In June 1968, photographer Michael Joseph chose the locale for a shoot involving five long-haired, rather scruffy young men from London. They’d been photographed countless times before, and would be so exponentially more in the future. But this session would prove to be among the most memorable, and bittersweet, occasions.

Mick Jagger, Keith Richards, Billy Wyman, Charlie Watts and Brian Jones met with Joseph in their hometown of London before moving to the more picturesque location in Derbyshire, providing a wealth of images that ended up illustrating two Rolling Stones albums, that year’s “Beggars Banquet” and the 1970 anthology “Hot Rocks.”

By the time Decca Records was preparing the packaging for the latter, one of the subjects no longer was available. Lewis B. Jones, as was his proper name, died July 3, 1969, setting the precedent for the unfortunate spate of rock superstars who have succumbed to the lifestyle at age 27.

The back cover of “Hot Rocks” shows the Stones at Swarkestone, Watts standing front and center on the ground, and the rest of them perched on the massive window sills. Jones is reclining rather precariously, as if he were about to plunge downward, a position that fairly accurately represents the trajectory on which he found himself the last few years of his life, especially with regard to his band.

The “Beggars Banquet” motif that would up being portrayed on the inside of the album jacket shows Brian in a seemingly helpless position, pinned to his chair by a large dog, his facial expression bemused, his hands held skyward in a gesture of surrender. He was only 26 at the time but had the general appearance of a much-older man.

The Joseph sessions represent one of the final glimpses of Brian Jones of the Rolling Stones. True, he’d appear with the rest of the band on a would-be TV special, “The Rolling Stones’ Rock and Roll Circus,” filmed in late 1968 but pretty much hidden away for the better part of three decades afterward. By then, he had become but a footnote in the band’s history, with latter-day fans often wondering, “Who’s that guy?”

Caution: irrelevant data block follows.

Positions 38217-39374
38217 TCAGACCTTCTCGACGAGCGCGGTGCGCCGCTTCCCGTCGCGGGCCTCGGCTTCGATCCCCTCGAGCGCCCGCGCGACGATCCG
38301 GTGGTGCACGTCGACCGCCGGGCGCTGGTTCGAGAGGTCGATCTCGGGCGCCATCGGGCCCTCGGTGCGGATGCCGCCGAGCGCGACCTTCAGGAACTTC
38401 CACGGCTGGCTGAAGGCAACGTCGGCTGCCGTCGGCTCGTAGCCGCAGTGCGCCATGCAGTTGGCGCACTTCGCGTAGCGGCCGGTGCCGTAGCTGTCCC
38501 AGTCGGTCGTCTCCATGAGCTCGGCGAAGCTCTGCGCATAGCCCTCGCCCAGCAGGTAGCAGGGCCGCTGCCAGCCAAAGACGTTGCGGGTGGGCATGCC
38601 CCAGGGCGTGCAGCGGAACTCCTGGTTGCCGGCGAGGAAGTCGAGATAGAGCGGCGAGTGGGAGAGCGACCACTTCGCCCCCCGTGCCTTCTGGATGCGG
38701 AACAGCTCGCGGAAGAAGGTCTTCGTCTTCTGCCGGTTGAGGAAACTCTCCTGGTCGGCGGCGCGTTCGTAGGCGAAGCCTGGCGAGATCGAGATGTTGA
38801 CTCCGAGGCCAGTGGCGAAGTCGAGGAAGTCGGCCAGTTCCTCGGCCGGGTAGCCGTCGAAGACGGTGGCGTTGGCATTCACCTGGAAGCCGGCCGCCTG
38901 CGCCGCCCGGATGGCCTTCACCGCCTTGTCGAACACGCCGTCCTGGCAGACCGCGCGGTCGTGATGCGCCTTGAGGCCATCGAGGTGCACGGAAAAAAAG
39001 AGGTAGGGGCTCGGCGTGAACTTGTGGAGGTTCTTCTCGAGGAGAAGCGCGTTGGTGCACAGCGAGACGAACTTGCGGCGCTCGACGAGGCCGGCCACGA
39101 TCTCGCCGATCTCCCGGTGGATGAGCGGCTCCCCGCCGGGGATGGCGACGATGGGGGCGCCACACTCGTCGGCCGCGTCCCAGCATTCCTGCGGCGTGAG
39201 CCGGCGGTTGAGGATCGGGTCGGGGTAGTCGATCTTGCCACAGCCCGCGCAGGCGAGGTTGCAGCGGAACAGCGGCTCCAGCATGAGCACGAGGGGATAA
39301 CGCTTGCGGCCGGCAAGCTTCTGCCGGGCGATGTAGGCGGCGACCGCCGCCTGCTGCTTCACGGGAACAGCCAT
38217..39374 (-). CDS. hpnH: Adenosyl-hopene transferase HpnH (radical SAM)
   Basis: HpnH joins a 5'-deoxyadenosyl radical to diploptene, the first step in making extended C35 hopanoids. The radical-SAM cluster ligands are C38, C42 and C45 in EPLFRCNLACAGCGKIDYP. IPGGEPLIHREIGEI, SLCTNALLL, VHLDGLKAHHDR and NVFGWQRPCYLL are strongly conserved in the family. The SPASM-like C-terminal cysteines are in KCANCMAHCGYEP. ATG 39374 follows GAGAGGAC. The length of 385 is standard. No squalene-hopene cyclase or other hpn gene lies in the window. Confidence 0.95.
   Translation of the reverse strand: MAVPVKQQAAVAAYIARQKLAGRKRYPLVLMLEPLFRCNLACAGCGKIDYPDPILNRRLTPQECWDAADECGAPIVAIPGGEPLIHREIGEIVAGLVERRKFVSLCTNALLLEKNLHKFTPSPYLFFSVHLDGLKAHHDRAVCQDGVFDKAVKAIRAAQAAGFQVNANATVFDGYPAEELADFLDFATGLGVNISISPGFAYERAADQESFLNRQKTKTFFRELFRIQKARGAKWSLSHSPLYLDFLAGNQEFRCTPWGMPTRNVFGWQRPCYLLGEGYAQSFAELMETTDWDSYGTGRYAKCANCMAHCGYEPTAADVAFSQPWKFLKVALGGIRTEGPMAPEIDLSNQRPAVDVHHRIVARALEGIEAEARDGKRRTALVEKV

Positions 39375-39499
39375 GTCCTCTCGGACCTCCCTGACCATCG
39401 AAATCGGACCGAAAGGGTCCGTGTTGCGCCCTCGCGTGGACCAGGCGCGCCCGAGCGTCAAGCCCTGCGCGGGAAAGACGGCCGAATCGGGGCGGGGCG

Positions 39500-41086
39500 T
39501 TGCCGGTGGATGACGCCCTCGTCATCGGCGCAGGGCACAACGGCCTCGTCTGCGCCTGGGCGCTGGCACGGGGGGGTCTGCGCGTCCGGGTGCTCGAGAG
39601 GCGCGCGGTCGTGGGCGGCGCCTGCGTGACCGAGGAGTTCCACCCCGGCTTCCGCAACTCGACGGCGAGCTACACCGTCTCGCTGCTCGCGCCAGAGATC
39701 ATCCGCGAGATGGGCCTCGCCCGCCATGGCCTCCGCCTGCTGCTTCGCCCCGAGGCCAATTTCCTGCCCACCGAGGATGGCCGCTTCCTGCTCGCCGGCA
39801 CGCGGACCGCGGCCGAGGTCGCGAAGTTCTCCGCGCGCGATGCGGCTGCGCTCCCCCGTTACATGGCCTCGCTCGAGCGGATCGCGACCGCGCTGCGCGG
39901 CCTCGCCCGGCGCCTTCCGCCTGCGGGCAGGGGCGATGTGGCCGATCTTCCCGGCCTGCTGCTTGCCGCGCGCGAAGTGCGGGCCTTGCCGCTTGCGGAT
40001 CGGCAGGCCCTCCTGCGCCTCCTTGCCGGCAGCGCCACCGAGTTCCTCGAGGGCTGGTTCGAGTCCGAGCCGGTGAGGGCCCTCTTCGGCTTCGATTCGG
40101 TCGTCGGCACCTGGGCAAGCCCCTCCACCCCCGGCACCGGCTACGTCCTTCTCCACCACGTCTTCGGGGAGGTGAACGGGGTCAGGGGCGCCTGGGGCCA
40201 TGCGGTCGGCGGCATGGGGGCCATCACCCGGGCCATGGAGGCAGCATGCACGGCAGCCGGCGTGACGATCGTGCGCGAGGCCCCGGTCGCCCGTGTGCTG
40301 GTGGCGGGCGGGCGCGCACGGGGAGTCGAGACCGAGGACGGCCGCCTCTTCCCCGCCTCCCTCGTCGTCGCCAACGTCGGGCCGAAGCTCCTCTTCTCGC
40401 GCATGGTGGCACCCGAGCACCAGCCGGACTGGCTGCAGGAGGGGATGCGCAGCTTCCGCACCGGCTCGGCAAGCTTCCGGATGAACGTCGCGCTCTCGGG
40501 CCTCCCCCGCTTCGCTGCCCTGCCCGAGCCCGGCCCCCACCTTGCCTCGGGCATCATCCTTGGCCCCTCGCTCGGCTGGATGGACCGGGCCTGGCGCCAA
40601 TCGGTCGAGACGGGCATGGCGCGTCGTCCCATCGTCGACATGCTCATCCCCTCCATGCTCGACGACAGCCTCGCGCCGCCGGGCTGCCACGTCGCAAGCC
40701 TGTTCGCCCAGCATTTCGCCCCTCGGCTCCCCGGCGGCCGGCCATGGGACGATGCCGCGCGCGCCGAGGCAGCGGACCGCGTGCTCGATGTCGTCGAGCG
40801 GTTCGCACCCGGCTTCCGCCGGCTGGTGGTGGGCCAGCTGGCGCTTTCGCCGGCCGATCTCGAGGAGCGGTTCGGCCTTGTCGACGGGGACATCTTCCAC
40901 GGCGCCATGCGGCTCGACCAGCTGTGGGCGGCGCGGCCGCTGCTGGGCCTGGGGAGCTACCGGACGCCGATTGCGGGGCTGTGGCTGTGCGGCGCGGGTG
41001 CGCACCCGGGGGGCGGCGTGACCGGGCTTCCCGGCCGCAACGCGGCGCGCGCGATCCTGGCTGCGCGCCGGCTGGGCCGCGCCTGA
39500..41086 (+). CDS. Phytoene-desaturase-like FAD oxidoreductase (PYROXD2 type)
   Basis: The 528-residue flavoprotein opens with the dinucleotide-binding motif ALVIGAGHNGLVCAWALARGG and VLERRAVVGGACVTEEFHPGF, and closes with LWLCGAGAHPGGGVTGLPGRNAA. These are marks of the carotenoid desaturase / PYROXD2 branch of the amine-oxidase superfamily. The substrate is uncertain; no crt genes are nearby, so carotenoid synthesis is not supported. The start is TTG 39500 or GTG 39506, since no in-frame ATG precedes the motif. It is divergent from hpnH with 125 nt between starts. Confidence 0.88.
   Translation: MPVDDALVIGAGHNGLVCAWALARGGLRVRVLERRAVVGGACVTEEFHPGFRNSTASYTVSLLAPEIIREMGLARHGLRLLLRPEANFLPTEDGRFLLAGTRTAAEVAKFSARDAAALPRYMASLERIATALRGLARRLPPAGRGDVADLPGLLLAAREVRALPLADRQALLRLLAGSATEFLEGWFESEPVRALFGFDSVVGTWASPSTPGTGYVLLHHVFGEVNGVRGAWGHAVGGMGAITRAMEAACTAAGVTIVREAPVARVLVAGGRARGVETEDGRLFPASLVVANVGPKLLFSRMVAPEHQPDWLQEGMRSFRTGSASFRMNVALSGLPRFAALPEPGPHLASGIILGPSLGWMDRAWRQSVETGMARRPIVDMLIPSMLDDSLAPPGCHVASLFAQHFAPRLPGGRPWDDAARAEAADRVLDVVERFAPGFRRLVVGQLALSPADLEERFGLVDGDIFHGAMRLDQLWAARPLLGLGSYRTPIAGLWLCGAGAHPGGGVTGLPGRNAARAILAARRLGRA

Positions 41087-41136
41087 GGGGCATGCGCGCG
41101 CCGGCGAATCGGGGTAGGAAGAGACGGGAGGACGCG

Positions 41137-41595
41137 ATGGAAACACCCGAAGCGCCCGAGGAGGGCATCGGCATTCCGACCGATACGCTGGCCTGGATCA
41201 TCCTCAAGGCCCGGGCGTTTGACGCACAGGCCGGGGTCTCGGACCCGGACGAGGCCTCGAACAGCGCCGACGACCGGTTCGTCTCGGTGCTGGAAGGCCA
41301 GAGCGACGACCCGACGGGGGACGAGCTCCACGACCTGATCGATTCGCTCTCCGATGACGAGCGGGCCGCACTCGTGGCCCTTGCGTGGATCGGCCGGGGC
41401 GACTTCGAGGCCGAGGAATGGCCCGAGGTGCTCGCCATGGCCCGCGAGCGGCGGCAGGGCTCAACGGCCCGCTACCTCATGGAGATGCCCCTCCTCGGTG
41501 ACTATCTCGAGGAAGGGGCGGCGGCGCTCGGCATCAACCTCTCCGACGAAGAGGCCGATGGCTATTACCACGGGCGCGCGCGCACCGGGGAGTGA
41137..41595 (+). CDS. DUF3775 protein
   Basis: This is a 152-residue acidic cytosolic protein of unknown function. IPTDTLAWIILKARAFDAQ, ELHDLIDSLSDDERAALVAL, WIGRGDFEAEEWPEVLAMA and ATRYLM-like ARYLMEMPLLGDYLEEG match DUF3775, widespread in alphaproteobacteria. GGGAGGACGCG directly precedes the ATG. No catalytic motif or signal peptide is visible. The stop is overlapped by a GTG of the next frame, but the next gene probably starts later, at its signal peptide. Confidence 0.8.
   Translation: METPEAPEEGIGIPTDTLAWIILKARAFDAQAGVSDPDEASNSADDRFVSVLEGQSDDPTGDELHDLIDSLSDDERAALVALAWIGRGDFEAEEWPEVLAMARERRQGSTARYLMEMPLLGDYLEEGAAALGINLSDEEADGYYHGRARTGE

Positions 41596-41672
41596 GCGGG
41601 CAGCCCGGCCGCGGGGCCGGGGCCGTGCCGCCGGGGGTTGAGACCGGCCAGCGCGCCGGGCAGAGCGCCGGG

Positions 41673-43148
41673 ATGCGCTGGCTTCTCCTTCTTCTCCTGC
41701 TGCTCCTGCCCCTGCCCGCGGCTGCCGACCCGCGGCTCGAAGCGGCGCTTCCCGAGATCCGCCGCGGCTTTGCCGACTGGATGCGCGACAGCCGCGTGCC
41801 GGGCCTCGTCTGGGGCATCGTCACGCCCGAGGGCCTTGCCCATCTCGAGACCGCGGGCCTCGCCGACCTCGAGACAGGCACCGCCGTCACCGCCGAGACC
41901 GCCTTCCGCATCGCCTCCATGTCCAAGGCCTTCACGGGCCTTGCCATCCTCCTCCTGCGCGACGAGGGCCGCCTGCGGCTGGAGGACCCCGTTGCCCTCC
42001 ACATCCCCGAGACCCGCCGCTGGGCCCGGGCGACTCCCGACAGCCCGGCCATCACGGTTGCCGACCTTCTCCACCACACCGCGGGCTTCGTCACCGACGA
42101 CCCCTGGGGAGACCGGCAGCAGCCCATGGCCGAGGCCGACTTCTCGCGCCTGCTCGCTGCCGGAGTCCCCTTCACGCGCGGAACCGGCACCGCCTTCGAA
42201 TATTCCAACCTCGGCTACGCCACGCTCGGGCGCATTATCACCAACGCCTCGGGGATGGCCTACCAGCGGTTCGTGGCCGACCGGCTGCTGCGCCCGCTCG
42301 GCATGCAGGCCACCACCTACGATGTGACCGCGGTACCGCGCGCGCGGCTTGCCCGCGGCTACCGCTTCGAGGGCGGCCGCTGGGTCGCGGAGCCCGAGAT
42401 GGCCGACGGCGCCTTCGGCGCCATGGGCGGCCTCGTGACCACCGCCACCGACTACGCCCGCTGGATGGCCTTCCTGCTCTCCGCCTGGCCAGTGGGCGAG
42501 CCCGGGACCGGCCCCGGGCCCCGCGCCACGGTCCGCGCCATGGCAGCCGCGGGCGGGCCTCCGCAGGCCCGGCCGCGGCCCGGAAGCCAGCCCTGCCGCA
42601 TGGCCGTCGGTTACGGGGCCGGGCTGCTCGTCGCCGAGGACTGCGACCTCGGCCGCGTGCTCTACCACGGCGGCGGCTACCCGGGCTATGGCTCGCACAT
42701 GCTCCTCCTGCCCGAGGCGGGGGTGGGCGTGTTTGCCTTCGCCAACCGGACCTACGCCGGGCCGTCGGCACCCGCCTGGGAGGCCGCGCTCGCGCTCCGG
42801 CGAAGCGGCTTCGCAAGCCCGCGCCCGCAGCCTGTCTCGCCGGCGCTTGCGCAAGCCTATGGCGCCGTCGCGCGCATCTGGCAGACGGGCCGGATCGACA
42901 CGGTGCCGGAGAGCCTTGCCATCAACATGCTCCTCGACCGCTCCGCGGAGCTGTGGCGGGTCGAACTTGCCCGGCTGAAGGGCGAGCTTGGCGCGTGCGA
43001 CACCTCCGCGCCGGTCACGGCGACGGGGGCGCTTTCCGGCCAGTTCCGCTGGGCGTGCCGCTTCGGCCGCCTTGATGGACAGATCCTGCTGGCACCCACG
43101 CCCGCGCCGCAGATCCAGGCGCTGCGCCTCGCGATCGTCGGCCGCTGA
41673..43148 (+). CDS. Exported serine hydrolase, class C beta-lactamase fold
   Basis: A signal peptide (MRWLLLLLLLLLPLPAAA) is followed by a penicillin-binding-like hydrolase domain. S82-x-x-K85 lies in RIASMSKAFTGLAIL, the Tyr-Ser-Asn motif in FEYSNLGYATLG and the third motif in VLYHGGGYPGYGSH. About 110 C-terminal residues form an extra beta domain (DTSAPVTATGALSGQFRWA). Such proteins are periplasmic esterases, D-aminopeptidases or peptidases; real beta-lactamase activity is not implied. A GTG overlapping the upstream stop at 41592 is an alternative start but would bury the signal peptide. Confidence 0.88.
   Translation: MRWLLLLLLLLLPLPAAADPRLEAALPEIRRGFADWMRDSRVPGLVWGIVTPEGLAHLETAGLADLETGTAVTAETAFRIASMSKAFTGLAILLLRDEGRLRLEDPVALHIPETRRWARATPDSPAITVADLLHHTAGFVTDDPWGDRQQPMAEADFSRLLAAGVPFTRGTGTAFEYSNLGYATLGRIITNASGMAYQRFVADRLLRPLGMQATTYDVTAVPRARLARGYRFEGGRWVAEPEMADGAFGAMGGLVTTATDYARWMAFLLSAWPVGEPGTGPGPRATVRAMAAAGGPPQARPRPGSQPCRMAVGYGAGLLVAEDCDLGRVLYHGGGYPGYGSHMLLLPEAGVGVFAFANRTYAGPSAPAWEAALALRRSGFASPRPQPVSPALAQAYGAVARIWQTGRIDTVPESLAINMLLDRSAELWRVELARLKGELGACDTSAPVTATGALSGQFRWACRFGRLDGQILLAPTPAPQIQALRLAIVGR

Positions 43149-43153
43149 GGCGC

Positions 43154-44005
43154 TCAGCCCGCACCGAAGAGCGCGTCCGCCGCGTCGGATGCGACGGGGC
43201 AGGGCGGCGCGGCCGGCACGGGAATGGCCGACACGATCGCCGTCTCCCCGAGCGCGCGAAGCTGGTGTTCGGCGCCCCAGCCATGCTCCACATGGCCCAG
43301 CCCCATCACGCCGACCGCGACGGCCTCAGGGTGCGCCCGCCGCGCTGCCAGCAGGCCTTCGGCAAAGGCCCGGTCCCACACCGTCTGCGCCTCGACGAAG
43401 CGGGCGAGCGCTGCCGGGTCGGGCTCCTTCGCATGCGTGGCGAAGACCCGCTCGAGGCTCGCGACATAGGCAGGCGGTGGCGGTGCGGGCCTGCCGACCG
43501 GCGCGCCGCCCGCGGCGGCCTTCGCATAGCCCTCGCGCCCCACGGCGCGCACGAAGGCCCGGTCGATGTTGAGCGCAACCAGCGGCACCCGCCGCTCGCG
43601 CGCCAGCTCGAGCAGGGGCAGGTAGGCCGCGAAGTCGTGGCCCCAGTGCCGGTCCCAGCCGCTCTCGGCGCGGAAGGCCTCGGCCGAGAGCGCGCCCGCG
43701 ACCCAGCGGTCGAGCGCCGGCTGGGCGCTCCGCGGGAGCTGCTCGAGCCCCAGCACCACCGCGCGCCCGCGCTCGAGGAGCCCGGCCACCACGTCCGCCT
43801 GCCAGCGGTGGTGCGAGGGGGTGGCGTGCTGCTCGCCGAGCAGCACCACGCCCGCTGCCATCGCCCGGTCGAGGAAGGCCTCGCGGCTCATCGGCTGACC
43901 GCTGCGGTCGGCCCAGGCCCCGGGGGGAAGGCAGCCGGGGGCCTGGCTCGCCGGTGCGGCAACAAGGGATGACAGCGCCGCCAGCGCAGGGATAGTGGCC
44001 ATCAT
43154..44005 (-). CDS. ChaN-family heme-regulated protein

Those participating in recording sessions for “Beggars Banquet” might have wondered the same thing, considering Brian’s contributions to the project, or lack thereof. He’s credited with playing slide guitar – stunningly, as usual – on one track, harmonica on a few others, and a few assorted, more exotic instruments here and there. But for the most part he had little input toward what turned out to be his last album, save for incidental appearances on a couple of tracks on the followup, “Let It Bleed.”

In another bittersweet twist, critics at the time regarded “Beggars Banquet” as the first truly solid Rolling Stones album, a viewpoint that persists nearly half a century after its release. That’s because Keith Richards stepped up in a big way to fill the void left by Brian, once the band’s showcase instrumentalist, and his slow, steady decline, one that didn’t necessarily have to be irrevocable.


II. Come On

In mid-1962, the late Ian “Stu” Stewart was an easygoing 24-year-old piano player looking to hone his boogie-woogie style with a band of likeminded individuals in his adopted hometown of London.

“So when a little advert appeared in Jazz News – a character called Brian Jones wanted to form an R&B group – I went along and saw him,” Stewart told author Stanley Booth for his landmark biography, “The True Adventures of the Rolling Stones.”

I’ll never forget. He had this Howlin’ Wolf album goin’. I’d never heard anything like it. I thought, Right, this is it. He said, “We’re gonna have a rehearsal.”